Pharmacists on pharmacy: Drug Topics readers speak out


Comments, posts, and e-mails on subjects ranging from nontraditional PharmD options to insurers and PBMs, healthy lifestyles, and more.

Drug Topics articles frequently set off rounds of thought-provoking reader comments. Here are some of the latest, on subjects ranging from nontraditional PharmD options to insurers and PBMs, healthy lifestyles, and more.

PharmD options” (Cover story, November 10)

It's the people, not the letters
What I find upsetting in the article is the premise that the years of experience and knowledge gained are overlooked, underrated, and not given proper consideration in evaluating the quality of service the non-Pharm D job candidate can and does provide. It is the people, and how they use the knowledge obtained during years of education and practice, that make the difference, not the letters after their names.
- Leo Lawless, posted at

An affordable degree
I was very fortunate. I started my nontraditional PharmD in 1999 and finished it in 2002 at the University of Washington. They charged the same tuition for out-of-state as in-state. My total cost, including travel, was about $10,000.
- Ron Smolen, posted at

An unaffordable degree
Has anyone looked at the cost for pharmacists over 50? I am 51. To do non-traditional is $40,000 to $50,000! I would have to use my retirement to do this. Since I want to retire at 65, I cannot recoup this cost in 15 years. Then there would be the issue of who wants to hire a 60-year-old PharmD? It would be nice if we RPh's could be grandfathered into PharmD programs based on our experience, along with certifications. It's just sad that our profession is leaving those of us who helped build it out of the loop.
- Anonymous, posted at

Gimme the motivated BS pharm 
I have worked in a small hospital setting and have worked with pharmacists with BS and PharmD degrees. It depends on the person, but my feeling is, give me an experienced pharmacist with a BS degree to work with. Their experience is very valuable and they are not afraid to help out with all tasks required in our small department. We have a new pharmacist with a PharmD who is a nice guy, but he is so inefficient, it's ridiculous. He will not help us and seems to think he is above checking a cart, etc. What I'm trying to say is that years of experience count for so much. Give me a motivated BS Pharm who is a team player any day to work with.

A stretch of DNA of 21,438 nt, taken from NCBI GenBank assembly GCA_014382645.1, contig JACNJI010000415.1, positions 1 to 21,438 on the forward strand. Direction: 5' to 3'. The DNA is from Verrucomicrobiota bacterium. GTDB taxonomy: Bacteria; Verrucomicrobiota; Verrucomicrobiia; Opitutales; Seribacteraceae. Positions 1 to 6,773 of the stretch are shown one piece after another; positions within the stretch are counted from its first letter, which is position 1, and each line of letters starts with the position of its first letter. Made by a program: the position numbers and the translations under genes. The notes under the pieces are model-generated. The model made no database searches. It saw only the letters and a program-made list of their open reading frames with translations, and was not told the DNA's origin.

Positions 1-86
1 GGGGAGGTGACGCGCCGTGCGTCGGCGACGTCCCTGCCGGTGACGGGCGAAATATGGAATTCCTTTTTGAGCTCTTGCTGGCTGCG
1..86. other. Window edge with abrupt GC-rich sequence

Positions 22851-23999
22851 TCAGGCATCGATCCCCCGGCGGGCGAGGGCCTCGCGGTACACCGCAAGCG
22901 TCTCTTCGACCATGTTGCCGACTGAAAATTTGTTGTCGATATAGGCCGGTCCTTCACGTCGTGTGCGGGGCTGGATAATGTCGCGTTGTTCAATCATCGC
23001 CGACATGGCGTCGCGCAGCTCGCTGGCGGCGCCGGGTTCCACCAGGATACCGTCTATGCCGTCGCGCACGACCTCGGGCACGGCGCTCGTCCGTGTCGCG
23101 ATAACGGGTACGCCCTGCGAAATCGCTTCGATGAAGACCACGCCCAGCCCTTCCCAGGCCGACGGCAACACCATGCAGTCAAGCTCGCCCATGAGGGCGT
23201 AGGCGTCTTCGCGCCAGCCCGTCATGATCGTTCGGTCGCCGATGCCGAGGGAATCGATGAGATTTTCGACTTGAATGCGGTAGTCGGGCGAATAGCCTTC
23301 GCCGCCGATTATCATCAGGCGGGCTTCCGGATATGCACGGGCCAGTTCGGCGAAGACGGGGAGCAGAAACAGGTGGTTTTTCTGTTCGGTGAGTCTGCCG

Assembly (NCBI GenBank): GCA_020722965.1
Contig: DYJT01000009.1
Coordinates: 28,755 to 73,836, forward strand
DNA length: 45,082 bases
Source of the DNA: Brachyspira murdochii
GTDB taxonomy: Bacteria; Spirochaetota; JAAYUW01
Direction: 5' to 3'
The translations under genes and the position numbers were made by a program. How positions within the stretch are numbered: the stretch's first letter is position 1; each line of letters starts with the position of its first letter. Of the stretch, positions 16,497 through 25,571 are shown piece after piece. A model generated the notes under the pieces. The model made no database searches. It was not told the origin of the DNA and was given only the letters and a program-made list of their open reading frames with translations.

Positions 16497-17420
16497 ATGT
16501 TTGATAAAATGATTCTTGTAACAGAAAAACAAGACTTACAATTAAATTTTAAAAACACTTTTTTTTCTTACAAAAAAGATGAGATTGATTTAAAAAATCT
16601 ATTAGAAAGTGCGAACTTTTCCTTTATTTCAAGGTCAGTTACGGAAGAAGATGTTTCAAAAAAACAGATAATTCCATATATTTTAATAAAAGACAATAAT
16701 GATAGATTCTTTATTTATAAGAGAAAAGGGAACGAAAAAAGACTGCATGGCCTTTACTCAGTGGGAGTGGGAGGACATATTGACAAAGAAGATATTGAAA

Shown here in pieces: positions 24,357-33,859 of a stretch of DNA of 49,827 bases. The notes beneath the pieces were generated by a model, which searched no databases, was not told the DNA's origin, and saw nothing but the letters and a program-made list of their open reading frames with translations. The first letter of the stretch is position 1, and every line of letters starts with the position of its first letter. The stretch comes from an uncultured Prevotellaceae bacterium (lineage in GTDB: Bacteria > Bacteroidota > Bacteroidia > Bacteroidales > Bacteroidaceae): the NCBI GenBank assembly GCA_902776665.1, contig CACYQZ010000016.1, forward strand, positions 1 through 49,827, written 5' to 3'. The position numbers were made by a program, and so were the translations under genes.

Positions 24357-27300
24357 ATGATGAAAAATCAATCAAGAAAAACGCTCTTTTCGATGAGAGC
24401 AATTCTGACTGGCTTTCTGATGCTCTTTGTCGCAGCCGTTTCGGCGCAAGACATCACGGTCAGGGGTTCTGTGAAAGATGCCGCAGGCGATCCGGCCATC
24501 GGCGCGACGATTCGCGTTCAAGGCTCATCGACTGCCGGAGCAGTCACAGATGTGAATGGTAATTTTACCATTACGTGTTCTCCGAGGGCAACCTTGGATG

- Anonymous, posted at

See also: Pain management and reduction of opiate use: A proven model meets resistance


 “Games insurers play” (Dispensed as Written, Nov. 10)

This could backfire
This is a good reflection on the current status of compounded medication coverage, but I don't see where this is (or should be) a huge priority for compounding pharmacies (it's a total non-issue for chain pharmacies, since they don't compound).

For one thing, compounded meds are almost always audit triggers for those plans that do cover them. Second, since only one ingredient (the most expensive "first place" ingredient) usually gets reimbursed under the current system, it's actually less profitable to bill these to insurance plans than cash sales would be.

I appreciate the altruistic reasons Salvatore Giorgianni cites, but again, pushing for mandatory third-party coverage of compounded meds is somewhat disingenuous, in light of the compounding pharmacy business model (cash only).

I truly empathize with that elderly cancer patient (or the infant needing a patient-specific dose of antibiotic with flavoring), but getting third-party payers involved in compounding will ultimately lead to the existence of fewer compounding pharmacies, when their revenues get slashed. Especially since it looks like state regulators nationwide will be introducing some very tough (and expensive to implement) standards for compounding, as a result of the well-publicized contamination events we've seen in the past couple of years.
- Anonymous, posted at